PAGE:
So, remember, even the "block what we can not delete" is not a balanced position, it is a strawman. The only reason that the police here in Germany does not currently contact providers outside of Germany with a simple notice "hey, you are hosting child pornography, did you know that?" - which according to tests done by an NGO last year leads to a 95% takedown rate within a week, and a 100% takedown rate within a month - is that they are not allowed to do so. Not allowed by whom? Take a guess. Yes, that is right, the same people that need their "inability" to act so they can push for "block where we can not delete".

    They are lying bastards, and children are the least thing they worry about.

    • Re: (Score:3, Insightful)

      by davidwr (791652)

      It turns out that child pornography is illegal in every country on earth that has any Internet infrastructure worth mentioning.

      Perhaps illegal, but if you look at countries where enforcement is either not a priority or is only done when requested by the politically powerful, including by foreign governments that the local government is or wants to be on good terms with, the numbers change.

      For a good starting point go back to the mid-1990s and count the number of countries that either had no laws outlawing child porn or no or minimal enforcement despite ample evidence it was happening.

      Oh, another set of issues with child porn enforc

      • by Tom (822)

        Perhaps illegal, but if you look at countries where enforcement is either not a priority or is only done when requested by the politically powerful, including by foreign governments that the local government is or wants to be on good terms with, the numbers change.

        Names and numbers, please.

        We've been having this exchange for a year now. Nobody on the pro-blocking side has been able to point out one single case of a site hosted somewhere where a simple request to the hosting company did not result in its takedown.

        For a good starting point go back to the mid-1990s and count the number of countries that either had no laws outlawing child porn or no or minimal enforcement despite ample evidence it was happening.

        Why don't you just post the numbers, instead of creating the impression in readers that there is a significant problem? Enlighten us, which countries did consider child porn to be alright in 1991?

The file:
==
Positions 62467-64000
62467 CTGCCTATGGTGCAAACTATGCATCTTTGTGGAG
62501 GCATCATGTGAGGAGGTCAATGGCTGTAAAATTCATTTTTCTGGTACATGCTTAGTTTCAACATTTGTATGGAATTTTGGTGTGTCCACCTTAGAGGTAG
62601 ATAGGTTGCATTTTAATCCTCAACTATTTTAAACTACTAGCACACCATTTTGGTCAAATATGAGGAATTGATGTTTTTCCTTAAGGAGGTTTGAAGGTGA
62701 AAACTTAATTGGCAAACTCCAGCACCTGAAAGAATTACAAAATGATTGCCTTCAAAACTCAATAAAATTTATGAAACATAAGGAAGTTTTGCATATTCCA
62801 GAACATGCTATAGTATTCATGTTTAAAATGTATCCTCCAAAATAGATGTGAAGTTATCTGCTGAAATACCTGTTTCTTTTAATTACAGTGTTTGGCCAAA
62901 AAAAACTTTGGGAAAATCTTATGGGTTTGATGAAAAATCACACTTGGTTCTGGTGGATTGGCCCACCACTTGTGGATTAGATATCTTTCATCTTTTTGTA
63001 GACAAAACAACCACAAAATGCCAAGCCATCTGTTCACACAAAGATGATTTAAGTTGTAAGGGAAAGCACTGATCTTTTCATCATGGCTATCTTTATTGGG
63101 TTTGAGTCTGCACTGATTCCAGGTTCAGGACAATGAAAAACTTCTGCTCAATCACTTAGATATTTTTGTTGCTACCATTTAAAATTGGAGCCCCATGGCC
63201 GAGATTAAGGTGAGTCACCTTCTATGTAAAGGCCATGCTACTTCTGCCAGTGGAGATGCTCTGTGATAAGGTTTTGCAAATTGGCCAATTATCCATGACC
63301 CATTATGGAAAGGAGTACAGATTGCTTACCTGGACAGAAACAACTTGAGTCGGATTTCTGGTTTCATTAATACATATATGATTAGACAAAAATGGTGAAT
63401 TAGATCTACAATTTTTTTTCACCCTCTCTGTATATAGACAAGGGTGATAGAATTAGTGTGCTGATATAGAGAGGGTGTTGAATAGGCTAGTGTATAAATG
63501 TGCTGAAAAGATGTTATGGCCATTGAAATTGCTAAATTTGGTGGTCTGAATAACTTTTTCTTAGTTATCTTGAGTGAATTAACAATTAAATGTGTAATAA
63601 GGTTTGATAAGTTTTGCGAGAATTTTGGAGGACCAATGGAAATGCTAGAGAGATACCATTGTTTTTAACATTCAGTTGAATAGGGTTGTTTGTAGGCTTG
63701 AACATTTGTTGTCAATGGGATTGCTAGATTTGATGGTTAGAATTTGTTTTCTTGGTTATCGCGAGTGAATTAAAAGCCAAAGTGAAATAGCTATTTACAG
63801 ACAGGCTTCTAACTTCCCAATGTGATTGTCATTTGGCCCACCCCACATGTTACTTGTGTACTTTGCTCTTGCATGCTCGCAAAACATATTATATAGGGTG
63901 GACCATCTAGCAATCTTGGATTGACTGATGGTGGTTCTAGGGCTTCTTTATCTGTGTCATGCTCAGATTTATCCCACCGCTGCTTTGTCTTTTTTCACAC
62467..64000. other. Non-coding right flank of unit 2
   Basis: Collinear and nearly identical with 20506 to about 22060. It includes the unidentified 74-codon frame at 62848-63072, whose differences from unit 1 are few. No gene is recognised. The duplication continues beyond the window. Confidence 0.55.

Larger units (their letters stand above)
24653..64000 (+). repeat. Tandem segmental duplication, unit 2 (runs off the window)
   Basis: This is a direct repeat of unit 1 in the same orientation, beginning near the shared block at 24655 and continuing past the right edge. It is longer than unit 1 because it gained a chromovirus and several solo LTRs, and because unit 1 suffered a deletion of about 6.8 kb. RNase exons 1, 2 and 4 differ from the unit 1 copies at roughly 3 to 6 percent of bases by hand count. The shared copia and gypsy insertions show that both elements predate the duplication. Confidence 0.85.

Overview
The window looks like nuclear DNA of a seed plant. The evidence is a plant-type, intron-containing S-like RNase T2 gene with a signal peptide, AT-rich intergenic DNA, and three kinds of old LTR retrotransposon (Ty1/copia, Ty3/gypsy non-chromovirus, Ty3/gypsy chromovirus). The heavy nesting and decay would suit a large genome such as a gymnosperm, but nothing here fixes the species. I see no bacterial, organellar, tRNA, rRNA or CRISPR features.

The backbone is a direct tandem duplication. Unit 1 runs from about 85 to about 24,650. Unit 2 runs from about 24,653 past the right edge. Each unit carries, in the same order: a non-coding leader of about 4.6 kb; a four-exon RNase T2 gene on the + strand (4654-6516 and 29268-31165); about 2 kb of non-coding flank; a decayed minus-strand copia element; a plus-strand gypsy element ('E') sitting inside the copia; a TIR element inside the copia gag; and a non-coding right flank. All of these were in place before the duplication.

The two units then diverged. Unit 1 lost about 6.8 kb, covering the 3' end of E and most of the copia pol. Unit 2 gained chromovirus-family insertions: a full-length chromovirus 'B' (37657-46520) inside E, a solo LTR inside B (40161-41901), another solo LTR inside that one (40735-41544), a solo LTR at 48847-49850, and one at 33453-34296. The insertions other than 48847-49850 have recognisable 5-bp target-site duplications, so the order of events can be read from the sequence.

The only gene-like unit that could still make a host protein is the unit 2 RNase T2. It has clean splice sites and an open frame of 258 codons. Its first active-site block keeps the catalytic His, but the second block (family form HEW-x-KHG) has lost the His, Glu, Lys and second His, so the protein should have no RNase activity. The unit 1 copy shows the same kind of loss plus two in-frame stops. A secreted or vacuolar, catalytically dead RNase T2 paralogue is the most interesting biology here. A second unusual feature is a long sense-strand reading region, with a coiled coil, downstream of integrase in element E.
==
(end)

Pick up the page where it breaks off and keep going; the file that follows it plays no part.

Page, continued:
Not everyone agrees what "underage"

        Nor does it matter in this context. When politicians talk about

    • by dabadab (126782)

      Could you give some links (they can be in German) or at least some search terms regarding this stuff (about the naive politican, the ambassadors and the NGO test)?

  • "...although this also runs into problems when the servers are based outside of your jurisdiction."

    No, it doesn't. [slashdot.org]

    • Well, in this case we're talking about European governments and our [European] jurisdictions.

      The problem is that the majority of such crimes now happen in poor Asian countries, Africa, Russia or the Ukraine. None of which are subject to European Union laws.

      This has been addressed by the EU and partially solved in terms of prosecution. European citizens can be charged and sentenced according to European laws despite the crime occuring in a foreign jurisdiction.

      While the DHS case you cited appears to run foul

  • by Anonymous Coward

    You have advocated a

    (x) technical (x) legislative ( ) market-based ( ) vigilante

    approach to fighting online child porn (and/or pedophilia in general). Your idea will not work. Here is why it won't work. (One or more of the following may apply to your particular idea, and it may have other flaws which used to vary from country to country before a bad international agreement was made.)

    (x) Pedophiles can easily use it to harvest URLs of sites containing child porn
    ( ) Family photo albums with bathtub photos ( )

  • Tell us what you want us to do (and how to do it) & we'll do it, it's not our problem if it's a stupid idea!

The reason that every major university maintains a department of mathematics is that it's cheaper than institutionalizing all those people.